AUSTIN, Texas — The 88th session of the Texas Legislature kicked off on Tuesday morning with its usual array of pomp and circumstance and an optimistic outlook as lawmakers step into a session with a $32.7 billion surplus.
Lawmakers won’t be able to spend all of that surplus — the budget is constrained by at least two spending limits — but it didn’t stop groups from getting their requests in early.
Out in the rotunda of the Capitol extension — often referred to as the fishbowl — Texas AFT was making its case for higher teacher pay and fewer class-size waivers hours before the legislature convened. Supportive lawmakers like Rep. Gina Hinojosa, D-Austin, who is drafting a bill to give teachers a $10,000 pay raise, joined the small contingent.
“I am proud to stand with the teachers of Texas to declare the 88th legislative session the public education session,” Hinojosa said, adding that schools were in crisis. “We act or we don’t act. We do or we don’t do. What we do will be pivotal to the future of our public schools.”
While Hinojosa talked, retired state employees were fanning out in the hallways of the Capitol and its extension, knocking on office doors to talk about a cost-of-living change. The last time state retirees saw an increase in their benefits was 2001.
“We get lumped in with the teachers,” says one in a trio of visitors, wearing a 2021 lobby day shirt for the Texas State Employees Association. “We’re not the teachers. We’re different.”
Families, supporters and advocacy groups all arrived for opening day. Finish the 5, a coalition of the Texas Center for Justice & Equity, has a megaphone on the South Steps of the Capitol, calling on lawmakers to close the final five youth prisons in the state. Just up the walkway, the interfaith group Texas Impact was hosting an interfaith service on social justice that included a Buddhist prayer for unity from Rep. Hubert Vo, D-Houston. Inside the Capitol, Texas Values, the conservative pro-family coalition, has joined hands to pray in the Capitol rotunda.
Jonathan Covey, who leads Texas Values, says the group will be at the Capitol every day to advance faith, family and freedom. The group started the day shooting a video to promote the group’s priorities for the legislative session.
Here are some of the statistics about the current group of state leaders: The House is divided between 64 Democrats and 86 Republicans. A total of 26 members of the House are freshmen. Forty-six are women. In the Senate, it’s 12 Democrats and 19 Republicans. Five members are new. Eight are women.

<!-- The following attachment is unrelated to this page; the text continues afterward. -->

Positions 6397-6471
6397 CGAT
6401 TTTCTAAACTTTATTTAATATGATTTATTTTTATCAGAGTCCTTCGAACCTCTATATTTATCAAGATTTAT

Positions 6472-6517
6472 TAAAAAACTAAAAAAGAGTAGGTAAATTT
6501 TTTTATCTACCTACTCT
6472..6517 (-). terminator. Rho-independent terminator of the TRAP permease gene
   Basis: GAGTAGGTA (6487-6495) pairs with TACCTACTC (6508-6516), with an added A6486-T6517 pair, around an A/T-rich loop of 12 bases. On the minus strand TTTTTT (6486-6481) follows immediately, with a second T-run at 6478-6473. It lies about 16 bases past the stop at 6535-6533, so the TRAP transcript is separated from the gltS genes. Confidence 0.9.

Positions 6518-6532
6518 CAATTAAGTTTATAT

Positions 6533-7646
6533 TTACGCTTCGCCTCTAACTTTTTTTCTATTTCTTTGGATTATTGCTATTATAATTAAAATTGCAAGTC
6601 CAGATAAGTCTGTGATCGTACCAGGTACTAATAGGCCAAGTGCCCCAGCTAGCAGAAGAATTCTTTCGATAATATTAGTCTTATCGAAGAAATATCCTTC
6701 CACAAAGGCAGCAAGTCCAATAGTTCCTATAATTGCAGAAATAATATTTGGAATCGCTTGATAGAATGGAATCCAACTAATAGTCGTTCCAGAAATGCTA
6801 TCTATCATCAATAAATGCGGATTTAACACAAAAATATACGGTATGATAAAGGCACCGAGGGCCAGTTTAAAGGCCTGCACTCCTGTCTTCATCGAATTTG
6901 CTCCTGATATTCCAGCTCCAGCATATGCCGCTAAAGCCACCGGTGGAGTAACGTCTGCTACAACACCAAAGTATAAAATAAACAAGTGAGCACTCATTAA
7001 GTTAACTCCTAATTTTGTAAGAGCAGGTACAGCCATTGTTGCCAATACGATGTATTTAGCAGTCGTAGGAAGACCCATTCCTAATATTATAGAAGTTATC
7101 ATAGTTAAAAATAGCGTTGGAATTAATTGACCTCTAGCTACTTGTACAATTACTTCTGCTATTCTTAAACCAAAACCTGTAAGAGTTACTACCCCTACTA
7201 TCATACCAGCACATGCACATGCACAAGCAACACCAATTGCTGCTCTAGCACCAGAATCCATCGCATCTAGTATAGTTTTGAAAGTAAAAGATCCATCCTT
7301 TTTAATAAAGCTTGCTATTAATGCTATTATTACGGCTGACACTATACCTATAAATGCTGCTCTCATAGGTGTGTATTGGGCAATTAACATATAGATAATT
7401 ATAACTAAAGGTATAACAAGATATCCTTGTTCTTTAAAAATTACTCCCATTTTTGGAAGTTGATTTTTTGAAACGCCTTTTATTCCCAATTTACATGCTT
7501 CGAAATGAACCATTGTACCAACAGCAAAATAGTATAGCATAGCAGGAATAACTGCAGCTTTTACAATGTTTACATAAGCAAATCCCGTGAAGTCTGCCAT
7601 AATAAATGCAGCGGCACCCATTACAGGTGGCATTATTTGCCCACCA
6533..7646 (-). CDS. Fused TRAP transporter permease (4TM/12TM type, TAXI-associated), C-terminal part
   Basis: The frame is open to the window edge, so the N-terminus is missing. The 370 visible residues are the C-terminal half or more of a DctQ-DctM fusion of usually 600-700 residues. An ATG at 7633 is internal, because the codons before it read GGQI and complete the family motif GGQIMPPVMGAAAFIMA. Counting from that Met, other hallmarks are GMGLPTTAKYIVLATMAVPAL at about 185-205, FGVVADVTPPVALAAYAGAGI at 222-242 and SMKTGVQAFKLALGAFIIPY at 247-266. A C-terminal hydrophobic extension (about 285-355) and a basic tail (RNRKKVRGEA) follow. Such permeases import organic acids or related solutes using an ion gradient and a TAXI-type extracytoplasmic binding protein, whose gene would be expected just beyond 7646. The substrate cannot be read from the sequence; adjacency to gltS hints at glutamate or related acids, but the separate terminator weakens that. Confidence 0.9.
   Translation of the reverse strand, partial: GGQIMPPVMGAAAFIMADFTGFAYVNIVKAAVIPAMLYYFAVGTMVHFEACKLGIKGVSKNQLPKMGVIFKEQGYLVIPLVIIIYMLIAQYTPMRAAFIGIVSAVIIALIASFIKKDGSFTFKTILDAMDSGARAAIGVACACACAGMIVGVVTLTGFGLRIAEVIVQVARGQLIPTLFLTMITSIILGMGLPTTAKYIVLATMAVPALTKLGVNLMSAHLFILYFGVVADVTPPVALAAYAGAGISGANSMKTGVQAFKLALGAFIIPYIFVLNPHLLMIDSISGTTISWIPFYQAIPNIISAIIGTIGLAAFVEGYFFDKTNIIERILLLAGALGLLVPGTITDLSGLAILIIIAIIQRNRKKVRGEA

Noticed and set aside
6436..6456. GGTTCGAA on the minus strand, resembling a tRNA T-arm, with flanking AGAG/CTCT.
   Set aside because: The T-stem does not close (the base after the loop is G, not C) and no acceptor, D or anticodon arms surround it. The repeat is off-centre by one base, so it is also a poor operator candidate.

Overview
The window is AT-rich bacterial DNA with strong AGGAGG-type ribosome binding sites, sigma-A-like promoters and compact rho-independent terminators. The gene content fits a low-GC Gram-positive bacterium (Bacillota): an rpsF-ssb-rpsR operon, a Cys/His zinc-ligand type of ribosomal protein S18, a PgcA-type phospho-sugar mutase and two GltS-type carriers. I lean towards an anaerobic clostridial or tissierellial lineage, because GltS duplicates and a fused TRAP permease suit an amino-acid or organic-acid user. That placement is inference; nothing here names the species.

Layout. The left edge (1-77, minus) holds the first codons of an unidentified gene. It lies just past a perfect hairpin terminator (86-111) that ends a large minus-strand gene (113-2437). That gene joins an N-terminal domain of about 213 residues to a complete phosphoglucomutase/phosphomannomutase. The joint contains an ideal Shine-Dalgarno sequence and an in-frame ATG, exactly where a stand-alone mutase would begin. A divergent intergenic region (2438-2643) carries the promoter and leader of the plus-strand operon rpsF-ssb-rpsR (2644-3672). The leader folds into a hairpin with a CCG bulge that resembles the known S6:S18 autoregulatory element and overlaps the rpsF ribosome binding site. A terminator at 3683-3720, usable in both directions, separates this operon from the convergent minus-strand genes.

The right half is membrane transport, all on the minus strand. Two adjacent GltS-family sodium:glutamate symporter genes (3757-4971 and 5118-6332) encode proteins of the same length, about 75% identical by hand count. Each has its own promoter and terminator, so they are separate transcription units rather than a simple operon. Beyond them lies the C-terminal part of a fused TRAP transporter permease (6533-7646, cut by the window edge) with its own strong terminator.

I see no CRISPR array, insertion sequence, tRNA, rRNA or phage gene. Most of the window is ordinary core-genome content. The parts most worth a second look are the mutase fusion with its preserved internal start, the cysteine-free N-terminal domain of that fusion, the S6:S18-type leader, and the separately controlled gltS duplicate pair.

Gov. Greg Abbott, as is tradition, addressed both the House and Senate chambers on opening day. Abbott, who is facing a budget surplus, said he’s never been more excited coming into a legislative session. It’s also a session where Texas will have more money than it can spend.
“More than any other year, we are situated with an extraordinary opportunity to not only address the needs or challenges of our fellow Texans, but also to advance both the state and the lives of our fellow Texans, more than any other session that we’ve ever had,” Abbott said.
On the first day of any session, both chambers adopt rules. The House elects its speaker. The Senate names a president pro tempore, who would take over the duties of the lieutenant governor when the lieutenant governor is absent. Sen. Kelly Hancock, R-North Richland Hills, was named this session’s president pro tempore in the Senate. A number of colleagues lauded him for his devotion to his family and his commitment to the chamber.
Over in the House, a challenge to the current Speaker of the House Rep. Dade Phelan, R-Beaumont, ended in a 143-3 vote in Phelan’s favor. Phelan outlined several priorities in a speech to his colleagues: extending postpartum Medicaid coverage for mothers; addressing safety threats at the border; investing excess revenue in property tax relief and infrastructure; and fighting against the sexualization, exploitation and indoctrination of Texas children.